Eh, it'd be cool, but specs being "available" wink a wink and a nudge is pretty standard for high end equipment like that. Enough for the public to compare, but not quite enough to extrapolate tactics.
to my knowledge (not much beyond wikipedia) so you know, salt. take some. the swinging wings were a maintenance issue and it allegedly required 10 hours maintenance time for every one hour of flight time, so an 8 hour op would require that particular plane to be out of commission for a few days while they inspected it and made sure nothing was stressed to the breaking point. though I suspect this is just speculation, and they probably did this betweem a clustered period of sorties. of course there were always more on the ship and they could probably put it back together nice n quick if they needed say, alert 5 aircraft.
They get more hours in the T-6 because the Navy takes twice as fucking long to graduate student pilots. All the instructors I know here who went to Pensacola for Phase 2 then came here for T-38s said it was a huge kick in the ass going from the Navy style of training (really relaxed, not much pressure) to the Air Force style (12 hour days pretty much every day with either 2 sims, 2 flights, or a flight and a sim every day until your done.)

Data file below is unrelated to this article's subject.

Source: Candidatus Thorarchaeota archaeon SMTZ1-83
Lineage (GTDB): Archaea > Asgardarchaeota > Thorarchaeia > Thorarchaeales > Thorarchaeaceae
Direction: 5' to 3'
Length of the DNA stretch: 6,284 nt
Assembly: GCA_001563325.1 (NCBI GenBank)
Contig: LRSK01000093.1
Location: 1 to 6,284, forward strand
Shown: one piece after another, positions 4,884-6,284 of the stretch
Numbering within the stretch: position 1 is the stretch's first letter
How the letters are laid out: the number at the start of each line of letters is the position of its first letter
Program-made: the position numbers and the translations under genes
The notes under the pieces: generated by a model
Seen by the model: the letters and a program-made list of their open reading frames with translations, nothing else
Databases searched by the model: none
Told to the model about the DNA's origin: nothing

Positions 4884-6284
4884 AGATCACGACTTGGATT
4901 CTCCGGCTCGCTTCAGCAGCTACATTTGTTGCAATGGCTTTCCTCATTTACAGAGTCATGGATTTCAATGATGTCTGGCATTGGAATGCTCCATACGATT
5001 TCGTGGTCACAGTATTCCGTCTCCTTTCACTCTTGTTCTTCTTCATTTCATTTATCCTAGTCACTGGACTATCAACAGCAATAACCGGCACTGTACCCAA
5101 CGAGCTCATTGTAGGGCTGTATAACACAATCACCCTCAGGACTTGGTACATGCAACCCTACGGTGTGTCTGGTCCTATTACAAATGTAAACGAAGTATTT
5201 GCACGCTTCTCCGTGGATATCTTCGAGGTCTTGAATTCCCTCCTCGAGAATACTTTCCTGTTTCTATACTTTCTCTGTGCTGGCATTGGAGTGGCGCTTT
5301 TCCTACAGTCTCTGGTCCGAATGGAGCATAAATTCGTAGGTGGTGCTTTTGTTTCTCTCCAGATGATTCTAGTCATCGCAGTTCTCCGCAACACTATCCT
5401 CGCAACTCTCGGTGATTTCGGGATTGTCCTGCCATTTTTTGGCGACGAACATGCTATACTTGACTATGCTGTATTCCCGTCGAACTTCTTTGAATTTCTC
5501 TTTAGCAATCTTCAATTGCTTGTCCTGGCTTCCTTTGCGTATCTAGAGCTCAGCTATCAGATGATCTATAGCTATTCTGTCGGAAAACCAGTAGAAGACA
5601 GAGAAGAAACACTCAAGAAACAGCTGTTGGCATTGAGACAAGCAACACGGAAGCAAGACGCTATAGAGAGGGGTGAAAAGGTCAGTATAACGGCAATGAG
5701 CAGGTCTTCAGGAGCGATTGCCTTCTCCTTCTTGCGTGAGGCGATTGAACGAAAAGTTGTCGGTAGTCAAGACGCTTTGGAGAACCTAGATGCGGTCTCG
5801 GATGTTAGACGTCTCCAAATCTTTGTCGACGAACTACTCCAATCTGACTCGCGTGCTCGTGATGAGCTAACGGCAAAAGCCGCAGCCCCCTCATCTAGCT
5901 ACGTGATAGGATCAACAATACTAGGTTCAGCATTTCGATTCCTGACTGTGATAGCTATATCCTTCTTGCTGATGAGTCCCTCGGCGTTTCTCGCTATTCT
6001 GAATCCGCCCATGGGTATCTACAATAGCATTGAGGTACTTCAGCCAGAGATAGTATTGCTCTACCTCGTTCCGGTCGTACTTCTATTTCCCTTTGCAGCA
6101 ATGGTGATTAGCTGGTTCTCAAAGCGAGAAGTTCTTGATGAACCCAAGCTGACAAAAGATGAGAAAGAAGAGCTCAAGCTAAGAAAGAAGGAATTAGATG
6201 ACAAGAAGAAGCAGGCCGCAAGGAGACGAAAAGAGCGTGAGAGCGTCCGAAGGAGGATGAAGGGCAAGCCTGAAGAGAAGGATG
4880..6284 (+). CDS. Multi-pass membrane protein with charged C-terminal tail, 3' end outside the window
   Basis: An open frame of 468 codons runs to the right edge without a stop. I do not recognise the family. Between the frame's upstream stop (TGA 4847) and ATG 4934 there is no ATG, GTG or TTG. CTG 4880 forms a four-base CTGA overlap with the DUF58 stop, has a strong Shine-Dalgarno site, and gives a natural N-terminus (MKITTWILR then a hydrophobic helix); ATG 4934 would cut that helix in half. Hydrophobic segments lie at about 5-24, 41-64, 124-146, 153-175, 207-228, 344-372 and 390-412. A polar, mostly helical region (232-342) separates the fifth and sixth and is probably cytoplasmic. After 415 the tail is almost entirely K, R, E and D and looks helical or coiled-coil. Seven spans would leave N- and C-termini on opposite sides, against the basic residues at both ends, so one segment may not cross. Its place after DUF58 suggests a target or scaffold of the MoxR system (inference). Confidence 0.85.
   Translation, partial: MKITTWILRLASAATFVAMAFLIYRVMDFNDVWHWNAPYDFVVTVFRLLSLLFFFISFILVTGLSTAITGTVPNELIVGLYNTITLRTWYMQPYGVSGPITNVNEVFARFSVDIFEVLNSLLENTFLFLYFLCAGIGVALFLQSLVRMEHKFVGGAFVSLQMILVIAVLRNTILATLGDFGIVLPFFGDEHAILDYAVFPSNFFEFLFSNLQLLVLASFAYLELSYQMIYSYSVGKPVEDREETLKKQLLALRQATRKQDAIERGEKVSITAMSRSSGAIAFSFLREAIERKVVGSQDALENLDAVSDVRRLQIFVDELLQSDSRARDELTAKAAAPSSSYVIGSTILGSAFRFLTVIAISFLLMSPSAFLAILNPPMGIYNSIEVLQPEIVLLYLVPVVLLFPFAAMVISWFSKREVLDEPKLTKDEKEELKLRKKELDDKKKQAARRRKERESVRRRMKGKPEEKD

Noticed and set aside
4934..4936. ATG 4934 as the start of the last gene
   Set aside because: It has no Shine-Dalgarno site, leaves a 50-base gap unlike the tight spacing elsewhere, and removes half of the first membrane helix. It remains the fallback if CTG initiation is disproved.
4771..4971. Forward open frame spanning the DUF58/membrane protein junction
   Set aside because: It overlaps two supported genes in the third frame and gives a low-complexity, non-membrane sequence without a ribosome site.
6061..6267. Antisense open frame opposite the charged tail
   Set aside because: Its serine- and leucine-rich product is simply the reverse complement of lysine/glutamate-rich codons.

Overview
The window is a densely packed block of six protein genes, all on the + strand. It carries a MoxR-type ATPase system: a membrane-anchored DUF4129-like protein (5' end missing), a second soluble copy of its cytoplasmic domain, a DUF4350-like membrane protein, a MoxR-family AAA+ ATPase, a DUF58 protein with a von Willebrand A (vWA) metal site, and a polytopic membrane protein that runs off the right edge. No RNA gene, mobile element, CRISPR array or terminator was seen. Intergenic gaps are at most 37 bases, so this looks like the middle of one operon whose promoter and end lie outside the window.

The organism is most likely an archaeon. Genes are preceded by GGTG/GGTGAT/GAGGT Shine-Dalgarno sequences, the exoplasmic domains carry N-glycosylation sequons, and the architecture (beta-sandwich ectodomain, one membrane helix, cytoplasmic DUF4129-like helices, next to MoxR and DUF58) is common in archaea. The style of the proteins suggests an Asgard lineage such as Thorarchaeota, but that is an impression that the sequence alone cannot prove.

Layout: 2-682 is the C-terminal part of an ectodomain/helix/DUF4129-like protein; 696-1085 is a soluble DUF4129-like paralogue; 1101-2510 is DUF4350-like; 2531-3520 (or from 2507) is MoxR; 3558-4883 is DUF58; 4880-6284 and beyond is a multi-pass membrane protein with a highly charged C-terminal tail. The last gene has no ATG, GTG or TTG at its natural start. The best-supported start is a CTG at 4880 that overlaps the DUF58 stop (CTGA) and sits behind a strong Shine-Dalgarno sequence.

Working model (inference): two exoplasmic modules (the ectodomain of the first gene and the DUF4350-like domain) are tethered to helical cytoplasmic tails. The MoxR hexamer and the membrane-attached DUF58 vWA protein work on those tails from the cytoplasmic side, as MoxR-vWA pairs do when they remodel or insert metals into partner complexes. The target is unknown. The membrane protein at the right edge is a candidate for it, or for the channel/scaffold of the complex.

Europe designs went towards delta wings early on, canards are usually a compromise, something that is needed to make more areodinamically extreme designs viable - or in some cases, meant to help the plane achieve shorter takeoff distances (Su-33).
I guess that after decades of work in delta winged platforms, European designers will try to stick with them as there's more pilots that know how to handle deltas, and more expertise in designing and mantaining deltas. So you'll see canards more often because many delta designs kinda require them.
That is some fucking sweet nose art
Iran-Iraq was pretty srs, with some decently modern equipment on both sides and like a million dead.
Just a pity there's hardly any good documentaries / photos.
Ok anons, answer this: Would you rather be a Eagle or Tomcat pilot?